If this weren’t enough, Ham radio operators worldwide had been receiving messages from Black Knight. Perhaps the strangest phenomenon associated with the Black Knight was the Long Delay Echo (LDE). The effect observed was that radio or television signals sent into space bounce back seconds (or even days) later, as if recorded and retransmitted by a satellite. First indentified over 30 years earlier by Norwegian geophysicist Carl Stormer and a Dutch collaborator Balthasar van der Pol, the duo discovered that short wave radio messages were followed by mysterious echoes that were picked up at indiscriminate intervals after the original transmissions. Indeed, the delays were so long that they could not be readily attributed to atmospheric quirks, magnetic storms or other natural phenomena. To this day, scientists have been unable to solve the mystery of the echoes.
Scottish Astronomer and science writer Duncan Lunan, in a paper presented to the British Interplanetary Society in 1973, noticed a correspondence between the LDE effect and the periodic appearances of Black Knight. To go further, he claimed that these "echoes" carried messages and star map which he had decoded. Lunan theorized the messages may have been relayed to earth by a robot spacecraft from a highly advanced civilization far beyond the solar system. More astonishing, Lunan added, the automatic vehicle may have been circling the moon for thousands of years, waiting patiently for earthlings to acquire the necessary know-how to contact it.
In 1960 Radio Astronomer Ronald Bracewell of Stanford University speculated on life elsewhere in the galaxy. An article published in Nature offered the theory that an advanced civilization might not necessarily use long-range radio signals to communicate with other intelligent beings. Such signals would be considerably weakened over interstellar distances. Instead, Bracewell said, those far-off beings might employ robot space probes as their message bearers. Sent to a promising nearby star, such a vehicle could swing into an orbit around it at approximately the right distance to encounter a planet with life-supporting temperatures. If it picked up telltale radio signals, the probe might then bounce them back to advertise its presence, thereby producing an effect like the echoes of the 1920s. Finally, as its first message, the robot might transmit a picture of the area of the heavens from which it came.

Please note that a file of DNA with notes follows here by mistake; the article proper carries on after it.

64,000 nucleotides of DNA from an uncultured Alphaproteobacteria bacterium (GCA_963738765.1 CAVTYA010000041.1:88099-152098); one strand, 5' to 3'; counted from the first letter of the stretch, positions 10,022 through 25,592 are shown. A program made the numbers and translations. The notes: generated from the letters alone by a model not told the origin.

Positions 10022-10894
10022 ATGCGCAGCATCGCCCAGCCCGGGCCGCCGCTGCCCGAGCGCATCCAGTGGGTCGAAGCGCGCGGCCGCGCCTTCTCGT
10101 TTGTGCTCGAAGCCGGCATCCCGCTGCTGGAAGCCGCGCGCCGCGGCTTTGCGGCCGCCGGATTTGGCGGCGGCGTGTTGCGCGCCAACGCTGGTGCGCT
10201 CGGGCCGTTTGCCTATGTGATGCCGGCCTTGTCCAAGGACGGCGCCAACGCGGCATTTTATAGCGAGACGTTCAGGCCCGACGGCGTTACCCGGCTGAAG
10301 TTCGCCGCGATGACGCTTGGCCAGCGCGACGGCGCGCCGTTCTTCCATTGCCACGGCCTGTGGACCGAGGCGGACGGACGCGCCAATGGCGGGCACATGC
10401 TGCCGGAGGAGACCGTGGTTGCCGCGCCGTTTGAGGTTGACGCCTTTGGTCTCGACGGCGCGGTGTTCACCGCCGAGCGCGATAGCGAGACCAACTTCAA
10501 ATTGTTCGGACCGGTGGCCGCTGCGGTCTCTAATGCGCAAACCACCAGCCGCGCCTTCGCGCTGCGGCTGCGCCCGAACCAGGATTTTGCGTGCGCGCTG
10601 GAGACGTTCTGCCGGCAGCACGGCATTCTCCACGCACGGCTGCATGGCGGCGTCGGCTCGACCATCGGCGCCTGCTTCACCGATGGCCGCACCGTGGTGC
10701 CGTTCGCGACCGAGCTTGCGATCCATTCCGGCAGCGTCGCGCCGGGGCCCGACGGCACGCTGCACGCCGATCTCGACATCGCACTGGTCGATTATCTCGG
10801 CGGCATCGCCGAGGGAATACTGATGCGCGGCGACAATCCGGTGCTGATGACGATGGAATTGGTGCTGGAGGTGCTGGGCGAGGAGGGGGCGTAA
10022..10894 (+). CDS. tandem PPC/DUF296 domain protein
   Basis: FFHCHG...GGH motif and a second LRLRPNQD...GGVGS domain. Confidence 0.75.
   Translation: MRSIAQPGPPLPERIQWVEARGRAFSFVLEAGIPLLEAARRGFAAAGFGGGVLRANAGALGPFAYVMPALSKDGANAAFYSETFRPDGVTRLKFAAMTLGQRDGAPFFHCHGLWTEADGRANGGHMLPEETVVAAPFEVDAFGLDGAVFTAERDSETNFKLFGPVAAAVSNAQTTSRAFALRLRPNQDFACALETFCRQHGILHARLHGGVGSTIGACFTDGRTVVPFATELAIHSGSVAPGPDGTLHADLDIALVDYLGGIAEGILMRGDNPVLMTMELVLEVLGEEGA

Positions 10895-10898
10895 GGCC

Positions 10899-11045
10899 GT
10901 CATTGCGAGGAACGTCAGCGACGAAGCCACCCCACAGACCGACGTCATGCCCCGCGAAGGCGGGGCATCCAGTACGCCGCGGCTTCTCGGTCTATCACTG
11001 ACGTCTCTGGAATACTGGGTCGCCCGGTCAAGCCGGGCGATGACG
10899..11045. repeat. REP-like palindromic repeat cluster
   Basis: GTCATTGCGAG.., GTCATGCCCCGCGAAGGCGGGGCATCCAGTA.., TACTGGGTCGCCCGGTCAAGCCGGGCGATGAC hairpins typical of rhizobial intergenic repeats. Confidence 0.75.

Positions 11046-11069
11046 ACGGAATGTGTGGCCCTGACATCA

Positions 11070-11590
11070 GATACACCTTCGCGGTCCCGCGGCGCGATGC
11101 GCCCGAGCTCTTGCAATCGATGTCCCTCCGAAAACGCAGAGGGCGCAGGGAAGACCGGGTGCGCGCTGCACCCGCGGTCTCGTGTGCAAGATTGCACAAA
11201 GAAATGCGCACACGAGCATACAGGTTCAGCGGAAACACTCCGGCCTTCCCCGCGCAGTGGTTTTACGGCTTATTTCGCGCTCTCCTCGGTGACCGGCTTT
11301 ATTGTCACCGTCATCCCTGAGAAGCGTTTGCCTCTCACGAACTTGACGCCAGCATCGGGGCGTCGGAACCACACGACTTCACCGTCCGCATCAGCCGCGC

Black Knight made its presence known again in 1974. This time no radar saw it, nor did any Ham operator listen to it. One man contacted it- or rather, was contacted by it. That man was science fiction author Philip K. Dick, best known for writing the stories on which the movies Blade Runner (1982), Total Recall (1990), and Screamers (1996) were based.
Beginning in February of 1974, and continuing for the next eight years, Dick had a series of "mystic" experiences, communications with the Black Knight Satellite. Left behind was what he called the Exegesis, an 8000- page, one-million-word continuing dialogue with himself written late, late at night. The Black Knight material ( which he called the Vast Active Living Intelligence System, VALIS for short) formed the core of four novels –Radio Free Albemuth, VALIS, The Divine Invasion, and The Transmigration of Timothy Archer.